By Clive Young.
One of the highlights of the AES Convention’s opening day was the Al Schmitt & Friends Roundtable, which featured a slew of top engineers and producers sharing their thoughts on a wide variety of subjects, as well as busting each other’s chops-and occasionally the audience’s as well.
While 21-time Grammy-winning engineer and producer Al Schmitt may have been the name on the title, also on hand to share their experiences and expertise were Elliot Scheiner (Foo Fighters, Eric Clapton), Ed Cherney (Bob Dylan, The Rolling Stones), George Massenburg (Earth Wind & Fire, James Taylor), Chuck Ainlay (Mark Knopfler, Dire Straits) and Frank Filipetti (Foreigner, KISS). The event was sponsored by Sennheiser and hosted by the company’s Joe Ciaudelli.
While there was a prepared segment of the show, the highlight was the free-for-all Q&A with the audience, which covered everything from stereo mid-miking on vocals, to retaining objectivity. Perhaps the most revealing moment was when the panel was asked what was the best advice they had been given.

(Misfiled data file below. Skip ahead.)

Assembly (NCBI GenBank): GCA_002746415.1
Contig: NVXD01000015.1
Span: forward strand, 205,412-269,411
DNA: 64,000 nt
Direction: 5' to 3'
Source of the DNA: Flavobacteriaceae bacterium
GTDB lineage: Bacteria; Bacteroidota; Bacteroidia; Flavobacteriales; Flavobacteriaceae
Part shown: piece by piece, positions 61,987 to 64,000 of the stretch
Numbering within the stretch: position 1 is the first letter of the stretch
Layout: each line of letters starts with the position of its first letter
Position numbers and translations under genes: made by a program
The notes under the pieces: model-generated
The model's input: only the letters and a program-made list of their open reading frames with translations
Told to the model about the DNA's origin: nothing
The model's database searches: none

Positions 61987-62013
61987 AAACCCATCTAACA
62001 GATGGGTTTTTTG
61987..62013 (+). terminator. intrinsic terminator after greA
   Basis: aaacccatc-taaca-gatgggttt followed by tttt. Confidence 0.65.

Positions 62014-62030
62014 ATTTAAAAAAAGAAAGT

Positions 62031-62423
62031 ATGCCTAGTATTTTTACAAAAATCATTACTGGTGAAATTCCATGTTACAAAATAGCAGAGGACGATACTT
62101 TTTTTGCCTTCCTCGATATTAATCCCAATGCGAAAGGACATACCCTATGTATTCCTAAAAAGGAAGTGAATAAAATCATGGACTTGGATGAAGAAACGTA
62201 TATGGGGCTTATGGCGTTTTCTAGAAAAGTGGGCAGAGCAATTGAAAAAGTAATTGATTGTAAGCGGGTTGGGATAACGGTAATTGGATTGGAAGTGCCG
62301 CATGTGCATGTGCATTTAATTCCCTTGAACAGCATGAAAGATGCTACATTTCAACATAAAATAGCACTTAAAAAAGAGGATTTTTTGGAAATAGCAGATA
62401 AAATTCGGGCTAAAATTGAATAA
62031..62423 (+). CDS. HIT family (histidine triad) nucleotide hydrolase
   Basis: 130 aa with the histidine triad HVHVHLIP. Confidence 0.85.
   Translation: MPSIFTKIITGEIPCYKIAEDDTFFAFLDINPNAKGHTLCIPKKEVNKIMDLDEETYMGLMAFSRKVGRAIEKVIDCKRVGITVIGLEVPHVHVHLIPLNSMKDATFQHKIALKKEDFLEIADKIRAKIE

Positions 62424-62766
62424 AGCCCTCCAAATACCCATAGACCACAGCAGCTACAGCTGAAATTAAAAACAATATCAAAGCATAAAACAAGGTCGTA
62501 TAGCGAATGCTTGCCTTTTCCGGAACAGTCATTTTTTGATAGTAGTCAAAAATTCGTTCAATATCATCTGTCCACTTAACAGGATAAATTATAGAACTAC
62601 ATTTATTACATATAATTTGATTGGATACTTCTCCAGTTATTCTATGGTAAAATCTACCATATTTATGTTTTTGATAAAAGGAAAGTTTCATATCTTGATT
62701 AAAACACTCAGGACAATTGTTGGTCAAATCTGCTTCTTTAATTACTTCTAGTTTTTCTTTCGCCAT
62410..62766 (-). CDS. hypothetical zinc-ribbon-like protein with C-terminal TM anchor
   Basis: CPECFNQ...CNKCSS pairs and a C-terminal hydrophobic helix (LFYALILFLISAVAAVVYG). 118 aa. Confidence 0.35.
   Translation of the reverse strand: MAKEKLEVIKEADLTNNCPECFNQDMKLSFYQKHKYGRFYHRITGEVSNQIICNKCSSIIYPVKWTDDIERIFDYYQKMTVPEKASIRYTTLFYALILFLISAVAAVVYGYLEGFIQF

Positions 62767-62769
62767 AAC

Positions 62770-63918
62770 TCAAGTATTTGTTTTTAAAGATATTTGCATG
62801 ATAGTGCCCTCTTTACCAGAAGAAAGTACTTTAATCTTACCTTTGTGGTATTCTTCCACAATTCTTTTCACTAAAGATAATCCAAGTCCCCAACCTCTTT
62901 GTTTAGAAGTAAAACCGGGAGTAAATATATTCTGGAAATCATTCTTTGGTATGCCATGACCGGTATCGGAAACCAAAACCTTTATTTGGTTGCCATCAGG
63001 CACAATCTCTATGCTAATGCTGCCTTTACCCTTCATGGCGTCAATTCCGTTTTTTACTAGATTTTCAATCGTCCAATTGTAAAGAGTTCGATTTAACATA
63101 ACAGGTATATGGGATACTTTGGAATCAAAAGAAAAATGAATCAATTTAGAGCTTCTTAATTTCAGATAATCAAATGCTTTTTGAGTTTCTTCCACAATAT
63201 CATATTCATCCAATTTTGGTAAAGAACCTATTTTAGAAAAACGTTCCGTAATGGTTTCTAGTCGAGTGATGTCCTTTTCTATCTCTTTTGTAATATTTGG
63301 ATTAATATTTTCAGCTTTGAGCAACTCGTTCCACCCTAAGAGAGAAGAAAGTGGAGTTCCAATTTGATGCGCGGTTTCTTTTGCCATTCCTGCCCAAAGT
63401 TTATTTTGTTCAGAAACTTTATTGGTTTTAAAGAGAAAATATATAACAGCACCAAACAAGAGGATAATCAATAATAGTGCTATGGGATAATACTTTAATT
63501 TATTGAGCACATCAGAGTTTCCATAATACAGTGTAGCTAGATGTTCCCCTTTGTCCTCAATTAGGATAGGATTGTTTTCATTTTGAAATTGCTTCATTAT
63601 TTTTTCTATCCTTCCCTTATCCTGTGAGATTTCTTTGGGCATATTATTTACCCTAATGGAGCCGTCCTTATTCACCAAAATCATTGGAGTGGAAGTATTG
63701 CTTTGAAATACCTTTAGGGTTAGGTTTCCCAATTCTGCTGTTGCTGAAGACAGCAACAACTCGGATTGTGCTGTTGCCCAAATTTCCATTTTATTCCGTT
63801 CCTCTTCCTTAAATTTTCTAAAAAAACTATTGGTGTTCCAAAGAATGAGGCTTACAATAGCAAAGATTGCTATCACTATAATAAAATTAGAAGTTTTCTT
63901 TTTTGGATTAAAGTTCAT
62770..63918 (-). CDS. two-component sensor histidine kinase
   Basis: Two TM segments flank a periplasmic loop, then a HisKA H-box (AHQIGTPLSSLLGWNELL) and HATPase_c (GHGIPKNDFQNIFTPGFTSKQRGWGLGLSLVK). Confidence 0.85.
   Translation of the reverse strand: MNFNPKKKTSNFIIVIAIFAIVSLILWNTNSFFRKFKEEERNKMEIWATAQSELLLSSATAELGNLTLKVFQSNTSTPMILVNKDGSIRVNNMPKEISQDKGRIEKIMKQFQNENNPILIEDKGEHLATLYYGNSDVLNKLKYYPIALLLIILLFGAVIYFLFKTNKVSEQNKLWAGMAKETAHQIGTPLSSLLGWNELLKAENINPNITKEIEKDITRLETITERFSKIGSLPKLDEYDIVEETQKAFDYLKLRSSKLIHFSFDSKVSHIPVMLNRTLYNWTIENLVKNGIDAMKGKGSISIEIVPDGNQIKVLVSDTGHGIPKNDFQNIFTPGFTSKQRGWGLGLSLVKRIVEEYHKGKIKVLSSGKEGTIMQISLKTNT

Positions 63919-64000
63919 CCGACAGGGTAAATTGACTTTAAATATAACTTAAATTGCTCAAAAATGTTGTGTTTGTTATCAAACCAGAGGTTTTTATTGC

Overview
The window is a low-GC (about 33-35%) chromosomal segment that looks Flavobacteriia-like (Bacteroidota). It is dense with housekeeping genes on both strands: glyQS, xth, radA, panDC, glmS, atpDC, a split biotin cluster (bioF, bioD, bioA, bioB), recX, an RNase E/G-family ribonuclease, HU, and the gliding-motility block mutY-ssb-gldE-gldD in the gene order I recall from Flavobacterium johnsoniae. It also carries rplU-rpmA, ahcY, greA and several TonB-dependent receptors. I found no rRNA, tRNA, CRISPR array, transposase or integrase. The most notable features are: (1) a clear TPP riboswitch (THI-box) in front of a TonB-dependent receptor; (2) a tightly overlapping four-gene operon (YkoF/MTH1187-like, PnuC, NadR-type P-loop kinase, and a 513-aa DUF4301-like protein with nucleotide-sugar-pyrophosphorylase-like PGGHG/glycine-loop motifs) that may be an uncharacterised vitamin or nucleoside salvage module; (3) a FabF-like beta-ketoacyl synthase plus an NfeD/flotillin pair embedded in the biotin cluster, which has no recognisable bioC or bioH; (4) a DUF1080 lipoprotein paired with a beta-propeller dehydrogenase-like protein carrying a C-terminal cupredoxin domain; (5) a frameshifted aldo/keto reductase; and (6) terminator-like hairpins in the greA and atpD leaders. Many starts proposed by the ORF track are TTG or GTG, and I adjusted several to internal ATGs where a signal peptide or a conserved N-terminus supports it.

After Massenburg offered “Be an accountant,” Cherney jumped in to share advice he’s gotten from legendary engineer Bruce Swedien (Michael Jackson): “Run your career like a business—keep track of your hours, bill them, pay your taxes, save money when you can, because I promise you’ll hit good times and bad times, and you don’t want to be a schmuck living in your car when you hit bad times. Don’t get in trouble with the government. A lot of us neglect it, think it won’t happen to you, but guess what? It ruins your life and negates everything else you did.”
Frank Filipetti cited a fellow panel-member as he explained, “The best advice I ever got was when I’d only been engineering for two years and I had the honor of doing a panel with George Massenburg; I hadn’t gone through the ropes as others had, so I spent most of the panel trying to learn from him. He said to always remember that you don’t own the project—it doesn’t belong to you. If you get too personally involved, you’re not going to do any good for yourself or the artist you’re working with. It’s about letting it go; at the end of the day, yes, it’s creative and getting our ideas down, but it’s a service industry…we’re here to service our creativity, but more importantly, to get the best out of the artist.”